FRIDAY, Aug. 4, 2023 (HealthDay News) -- Higher body mass index (BMI) increases the risk for rheumatic disease and is a stronger risk factor for psoriatic arthropathy and gout in women, according to a study recently published in Arthritis & Rheumatology.
Torgny Karlsson, Ph.D., from Uppsala University in Sweden, and colleagues estimated the causal effect of BMI on the risk for developing five rheumatic diseases using linear and nonlinear Mendelian randomization. Analyses were performed using data for 361,952 participants from the U.K. Biobank cohort for rheumatoid arthritis (8,381 cases), osteoarthritis (87,430 cases), psoriatic arthropathy (933 cases), gout (13,638 cases), and inflammatory spondylitis (4,328 cases).
The researchers found that in all individuals, a one standard deviation higher BMI increased the incidence rate for rheumatoid arthritis, osteoarthritis, psoriatic arthropathy, gout, and inflammatory spondylitis. For psoriatic athropathy and gout, BMI was a stronger risk factor in women compared with men; the effect on osteoarthritis was stronger in premenopausal versus postmenopausal women. Nonlinear effects of BMI were seen for osteoarthritis and gout in men and for gout in women. In addition, the nonlinearity for gout was significantly more extreme for men versus women.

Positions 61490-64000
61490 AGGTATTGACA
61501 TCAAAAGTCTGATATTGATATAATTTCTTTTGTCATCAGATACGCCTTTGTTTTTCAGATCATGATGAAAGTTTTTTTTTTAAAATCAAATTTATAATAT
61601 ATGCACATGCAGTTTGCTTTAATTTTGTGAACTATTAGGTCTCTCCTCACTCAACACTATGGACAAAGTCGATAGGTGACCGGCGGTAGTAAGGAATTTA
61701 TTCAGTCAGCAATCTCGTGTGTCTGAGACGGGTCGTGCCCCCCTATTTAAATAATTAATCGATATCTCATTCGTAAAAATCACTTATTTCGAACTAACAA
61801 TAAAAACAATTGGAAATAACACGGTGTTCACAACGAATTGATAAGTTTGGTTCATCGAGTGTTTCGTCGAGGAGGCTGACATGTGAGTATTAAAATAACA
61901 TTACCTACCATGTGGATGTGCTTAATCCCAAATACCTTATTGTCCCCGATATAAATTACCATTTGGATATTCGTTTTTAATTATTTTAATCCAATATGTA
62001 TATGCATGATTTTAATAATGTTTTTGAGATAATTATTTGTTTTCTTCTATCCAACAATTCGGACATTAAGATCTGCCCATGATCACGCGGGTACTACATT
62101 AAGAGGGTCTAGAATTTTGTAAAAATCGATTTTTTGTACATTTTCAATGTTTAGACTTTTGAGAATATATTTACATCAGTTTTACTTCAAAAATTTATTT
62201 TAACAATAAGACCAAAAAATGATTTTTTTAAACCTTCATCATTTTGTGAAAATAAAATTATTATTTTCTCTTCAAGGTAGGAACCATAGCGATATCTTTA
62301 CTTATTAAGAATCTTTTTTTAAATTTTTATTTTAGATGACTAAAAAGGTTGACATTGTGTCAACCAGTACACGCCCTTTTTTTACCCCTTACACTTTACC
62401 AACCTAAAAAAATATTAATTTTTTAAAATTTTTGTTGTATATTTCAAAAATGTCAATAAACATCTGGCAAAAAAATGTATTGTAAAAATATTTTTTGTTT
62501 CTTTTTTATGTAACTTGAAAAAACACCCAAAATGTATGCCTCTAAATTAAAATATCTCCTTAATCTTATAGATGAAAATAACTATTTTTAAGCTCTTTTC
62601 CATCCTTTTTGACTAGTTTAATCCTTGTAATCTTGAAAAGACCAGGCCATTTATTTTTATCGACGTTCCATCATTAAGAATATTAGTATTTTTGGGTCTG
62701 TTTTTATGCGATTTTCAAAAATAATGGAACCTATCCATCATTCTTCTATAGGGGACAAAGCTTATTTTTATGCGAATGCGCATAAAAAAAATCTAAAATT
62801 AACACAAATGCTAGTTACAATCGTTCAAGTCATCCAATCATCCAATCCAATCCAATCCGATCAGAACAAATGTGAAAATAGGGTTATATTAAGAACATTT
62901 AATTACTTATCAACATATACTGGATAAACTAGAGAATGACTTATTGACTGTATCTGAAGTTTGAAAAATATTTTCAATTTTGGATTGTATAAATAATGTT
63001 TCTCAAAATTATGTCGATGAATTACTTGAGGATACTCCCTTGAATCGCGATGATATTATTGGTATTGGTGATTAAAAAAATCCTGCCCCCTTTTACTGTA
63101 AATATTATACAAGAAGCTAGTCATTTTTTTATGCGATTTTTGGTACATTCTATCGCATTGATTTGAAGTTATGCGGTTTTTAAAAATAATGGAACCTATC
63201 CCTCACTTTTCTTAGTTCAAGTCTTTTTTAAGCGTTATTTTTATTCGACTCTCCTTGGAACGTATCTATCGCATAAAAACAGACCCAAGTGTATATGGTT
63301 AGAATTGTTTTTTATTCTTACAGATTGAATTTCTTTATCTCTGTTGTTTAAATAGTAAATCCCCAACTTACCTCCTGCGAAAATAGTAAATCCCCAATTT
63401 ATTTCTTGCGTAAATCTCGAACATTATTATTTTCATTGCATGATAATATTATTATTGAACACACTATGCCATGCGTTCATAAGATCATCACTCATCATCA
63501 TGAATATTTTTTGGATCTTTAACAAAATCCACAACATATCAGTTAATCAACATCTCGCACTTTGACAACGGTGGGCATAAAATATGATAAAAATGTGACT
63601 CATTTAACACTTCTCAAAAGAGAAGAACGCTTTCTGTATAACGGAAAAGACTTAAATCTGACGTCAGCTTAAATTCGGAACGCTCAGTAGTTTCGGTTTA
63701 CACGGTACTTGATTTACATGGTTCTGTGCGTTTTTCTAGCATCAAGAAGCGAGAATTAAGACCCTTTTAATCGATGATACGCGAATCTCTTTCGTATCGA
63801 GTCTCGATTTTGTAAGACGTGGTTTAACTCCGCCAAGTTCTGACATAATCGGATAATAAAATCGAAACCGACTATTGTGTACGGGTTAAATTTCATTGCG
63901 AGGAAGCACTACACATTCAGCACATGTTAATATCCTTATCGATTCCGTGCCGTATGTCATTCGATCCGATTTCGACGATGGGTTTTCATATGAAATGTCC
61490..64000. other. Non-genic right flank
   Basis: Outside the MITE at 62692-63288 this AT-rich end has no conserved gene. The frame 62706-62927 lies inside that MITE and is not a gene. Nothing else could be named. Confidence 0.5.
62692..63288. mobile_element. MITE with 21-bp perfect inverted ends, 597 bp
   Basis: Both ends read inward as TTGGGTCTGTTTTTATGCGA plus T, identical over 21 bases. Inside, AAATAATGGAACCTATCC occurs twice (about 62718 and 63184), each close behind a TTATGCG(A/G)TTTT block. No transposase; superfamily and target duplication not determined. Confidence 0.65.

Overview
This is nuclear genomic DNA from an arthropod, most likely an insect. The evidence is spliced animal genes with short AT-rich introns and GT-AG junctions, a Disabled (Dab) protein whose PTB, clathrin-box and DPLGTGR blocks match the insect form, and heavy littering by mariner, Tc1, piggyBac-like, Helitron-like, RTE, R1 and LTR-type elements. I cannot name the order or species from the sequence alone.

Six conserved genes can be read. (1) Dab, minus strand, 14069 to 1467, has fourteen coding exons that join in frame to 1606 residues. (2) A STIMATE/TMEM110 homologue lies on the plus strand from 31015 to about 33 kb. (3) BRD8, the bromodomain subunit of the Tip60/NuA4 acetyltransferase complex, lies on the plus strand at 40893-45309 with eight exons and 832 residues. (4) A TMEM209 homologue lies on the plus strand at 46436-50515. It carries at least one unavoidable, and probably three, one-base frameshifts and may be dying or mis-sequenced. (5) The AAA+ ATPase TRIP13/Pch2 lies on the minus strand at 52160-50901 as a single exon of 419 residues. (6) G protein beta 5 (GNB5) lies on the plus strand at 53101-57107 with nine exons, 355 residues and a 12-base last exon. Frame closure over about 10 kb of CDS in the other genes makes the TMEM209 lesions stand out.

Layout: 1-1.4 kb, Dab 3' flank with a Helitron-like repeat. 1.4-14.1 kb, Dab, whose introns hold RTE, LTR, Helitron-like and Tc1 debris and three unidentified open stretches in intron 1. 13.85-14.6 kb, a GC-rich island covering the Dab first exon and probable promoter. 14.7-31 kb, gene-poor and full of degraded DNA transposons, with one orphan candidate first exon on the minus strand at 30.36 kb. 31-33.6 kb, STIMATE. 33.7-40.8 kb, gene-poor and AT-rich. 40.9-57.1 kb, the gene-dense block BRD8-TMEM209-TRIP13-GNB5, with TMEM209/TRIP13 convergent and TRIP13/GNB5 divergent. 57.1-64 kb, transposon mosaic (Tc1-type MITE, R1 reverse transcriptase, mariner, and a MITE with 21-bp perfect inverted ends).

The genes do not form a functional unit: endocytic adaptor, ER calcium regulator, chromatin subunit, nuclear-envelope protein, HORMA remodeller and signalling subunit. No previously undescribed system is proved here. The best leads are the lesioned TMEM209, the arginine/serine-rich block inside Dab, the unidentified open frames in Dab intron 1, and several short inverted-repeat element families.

"The results of the study provide greater understanding of the risks behind rheumatic disease and show that a lower body weight can be used as an intervention to reduce the risk of suffering from rheumatic disease," lead author Weronica Ek, Ph.D., also of Uppsala University, said in a statement.
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